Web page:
However, GitLab milestones start in the second half of each month, which has made a planning cadence organized around weeks in a milestone somewhat difficult to understand as there are many edge cases which are at odds with the Gregorian calendar. Rather than trying to work out week numbers in a milestone, we describe our planning cadence based upon weeks in a month.
Work in a calendar month is mixed between the Current milestone (which will be released on the 22nd of the month) and the Next milestone (which will be released on the 22nd of the following month).
We use planning issues to articulate the themes which should be our top priorities in each release. Themes may include epics or issues.
Product development is a team effort and everyone can contribute. We interpret prioritized themes as what we're being asked to deliver; we use the entire group's strengths to break down and refine those themes into implementable solutions.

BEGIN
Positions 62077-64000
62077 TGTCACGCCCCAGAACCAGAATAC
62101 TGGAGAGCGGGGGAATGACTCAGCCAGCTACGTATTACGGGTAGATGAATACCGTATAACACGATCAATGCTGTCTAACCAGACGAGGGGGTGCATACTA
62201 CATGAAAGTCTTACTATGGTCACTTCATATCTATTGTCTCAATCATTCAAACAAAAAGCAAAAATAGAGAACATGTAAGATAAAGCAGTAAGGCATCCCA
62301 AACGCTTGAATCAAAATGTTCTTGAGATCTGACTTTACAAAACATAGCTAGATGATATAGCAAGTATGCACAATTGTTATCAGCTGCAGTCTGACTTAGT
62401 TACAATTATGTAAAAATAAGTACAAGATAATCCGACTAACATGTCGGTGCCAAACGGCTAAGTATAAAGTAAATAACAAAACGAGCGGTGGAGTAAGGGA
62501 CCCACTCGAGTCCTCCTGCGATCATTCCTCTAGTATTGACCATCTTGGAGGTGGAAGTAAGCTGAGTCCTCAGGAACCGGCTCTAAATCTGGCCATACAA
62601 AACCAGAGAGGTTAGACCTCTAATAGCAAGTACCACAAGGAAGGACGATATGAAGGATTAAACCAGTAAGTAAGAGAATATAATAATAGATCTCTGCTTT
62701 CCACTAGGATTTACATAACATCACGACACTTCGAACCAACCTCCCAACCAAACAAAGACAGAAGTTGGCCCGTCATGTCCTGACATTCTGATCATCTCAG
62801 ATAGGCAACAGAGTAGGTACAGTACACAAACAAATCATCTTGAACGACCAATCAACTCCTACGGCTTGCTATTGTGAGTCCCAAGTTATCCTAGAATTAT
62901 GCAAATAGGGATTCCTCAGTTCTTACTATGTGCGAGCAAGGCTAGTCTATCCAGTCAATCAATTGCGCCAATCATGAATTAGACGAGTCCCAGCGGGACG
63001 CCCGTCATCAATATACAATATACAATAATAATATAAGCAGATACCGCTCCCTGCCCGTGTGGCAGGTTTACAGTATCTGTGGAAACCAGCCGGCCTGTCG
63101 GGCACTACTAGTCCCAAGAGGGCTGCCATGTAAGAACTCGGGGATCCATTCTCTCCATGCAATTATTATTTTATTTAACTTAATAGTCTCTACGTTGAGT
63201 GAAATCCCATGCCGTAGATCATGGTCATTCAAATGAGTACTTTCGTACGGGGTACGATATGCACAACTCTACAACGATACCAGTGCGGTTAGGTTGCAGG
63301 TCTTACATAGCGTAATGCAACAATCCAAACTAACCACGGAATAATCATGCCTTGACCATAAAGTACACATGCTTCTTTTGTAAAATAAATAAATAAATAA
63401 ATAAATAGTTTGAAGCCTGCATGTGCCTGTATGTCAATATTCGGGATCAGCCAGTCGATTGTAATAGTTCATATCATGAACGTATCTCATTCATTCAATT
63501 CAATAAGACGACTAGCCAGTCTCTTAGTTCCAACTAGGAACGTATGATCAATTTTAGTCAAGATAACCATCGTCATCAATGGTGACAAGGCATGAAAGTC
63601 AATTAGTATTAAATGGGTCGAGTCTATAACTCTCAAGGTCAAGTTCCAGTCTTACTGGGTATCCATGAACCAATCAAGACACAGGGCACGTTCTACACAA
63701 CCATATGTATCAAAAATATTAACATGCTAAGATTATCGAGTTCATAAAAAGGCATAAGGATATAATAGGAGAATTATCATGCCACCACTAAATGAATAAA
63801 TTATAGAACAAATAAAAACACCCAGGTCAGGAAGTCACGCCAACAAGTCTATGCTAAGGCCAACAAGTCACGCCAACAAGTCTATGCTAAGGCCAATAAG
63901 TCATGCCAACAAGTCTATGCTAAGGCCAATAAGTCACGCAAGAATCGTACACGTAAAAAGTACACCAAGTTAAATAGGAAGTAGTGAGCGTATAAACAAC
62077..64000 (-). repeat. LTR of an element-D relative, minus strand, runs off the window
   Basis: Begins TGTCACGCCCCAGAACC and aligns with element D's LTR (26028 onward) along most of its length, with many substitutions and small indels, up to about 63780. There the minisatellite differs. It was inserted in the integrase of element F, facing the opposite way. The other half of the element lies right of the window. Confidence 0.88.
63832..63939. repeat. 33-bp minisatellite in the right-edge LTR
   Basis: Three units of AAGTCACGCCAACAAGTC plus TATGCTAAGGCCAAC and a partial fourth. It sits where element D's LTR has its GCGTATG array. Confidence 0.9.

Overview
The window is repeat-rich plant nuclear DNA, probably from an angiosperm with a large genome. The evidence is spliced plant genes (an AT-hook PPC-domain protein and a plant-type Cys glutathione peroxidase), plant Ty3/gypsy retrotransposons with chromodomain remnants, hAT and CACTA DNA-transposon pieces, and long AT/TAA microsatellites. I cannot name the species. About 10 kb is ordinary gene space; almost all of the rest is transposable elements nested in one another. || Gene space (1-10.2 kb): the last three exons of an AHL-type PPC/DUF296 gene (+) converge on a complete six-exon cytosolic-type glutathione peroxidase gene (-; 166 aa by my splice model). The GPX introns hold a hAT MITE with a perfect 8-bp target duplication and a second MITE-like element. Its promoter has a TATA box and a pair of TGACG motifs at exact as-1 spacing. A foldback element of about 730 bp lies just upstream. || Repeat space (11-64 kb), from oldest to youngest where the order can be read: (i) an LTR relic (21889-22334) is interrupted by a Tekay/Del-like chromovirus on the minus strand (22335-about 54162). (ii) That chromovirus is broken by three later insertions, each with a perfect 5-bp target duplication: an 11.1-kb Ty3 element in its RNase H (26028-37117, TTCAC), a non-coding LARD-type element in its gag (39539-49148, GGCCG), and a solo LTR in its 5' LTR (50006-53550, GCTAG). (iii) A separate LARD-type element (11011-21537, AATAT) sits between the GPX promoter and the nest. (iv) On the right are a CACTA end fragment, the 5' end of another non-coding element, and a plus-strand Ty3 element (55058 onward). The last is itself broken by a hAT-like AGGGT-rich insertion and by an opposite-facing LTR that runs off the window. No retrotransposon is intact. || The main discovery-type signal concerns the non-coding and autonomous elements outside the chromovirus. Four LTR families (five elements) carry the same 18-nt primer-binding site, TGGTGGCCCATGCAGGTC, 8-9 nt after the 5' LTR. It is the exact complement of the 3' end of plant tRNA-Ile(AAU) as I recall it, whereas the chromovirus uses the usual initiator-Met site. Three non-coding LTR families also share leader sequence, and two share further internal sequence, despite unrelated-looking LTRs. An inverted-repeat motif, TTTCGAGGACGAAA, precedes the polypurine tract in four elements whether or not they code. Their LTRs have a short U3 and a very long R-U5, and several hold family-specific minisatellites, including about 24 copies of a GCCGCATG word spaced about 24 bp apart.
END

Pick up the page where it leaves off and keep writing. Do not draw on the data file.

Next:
The planning issue serves multiple purposes:
The planning issue includes:
Anyone can update the issue to add links, context, or information like DRI assignments, but the DRI for a section should be consulted if a meaningful change is to be made. For instance, the Product Manager should be part of any decision to reorder priorities, and the Technical Writer should be part of any decision to add technical writing scope.
For GitLab.com, we monitor performance of our code within the Rails application, metrics around our CI build performance, and traffic to our container registries. These dashboards are accessible on the Monitoring page.
Observability is a critical component to any high-availability system and it is recommended for each team member to review each dashboard and ensure they are familiar with their usability and trends.
We also utilize Sisense for long-term trend forecasting. While this is not a recommended observability tool, it can be helpful to recognize trends over time as they surface.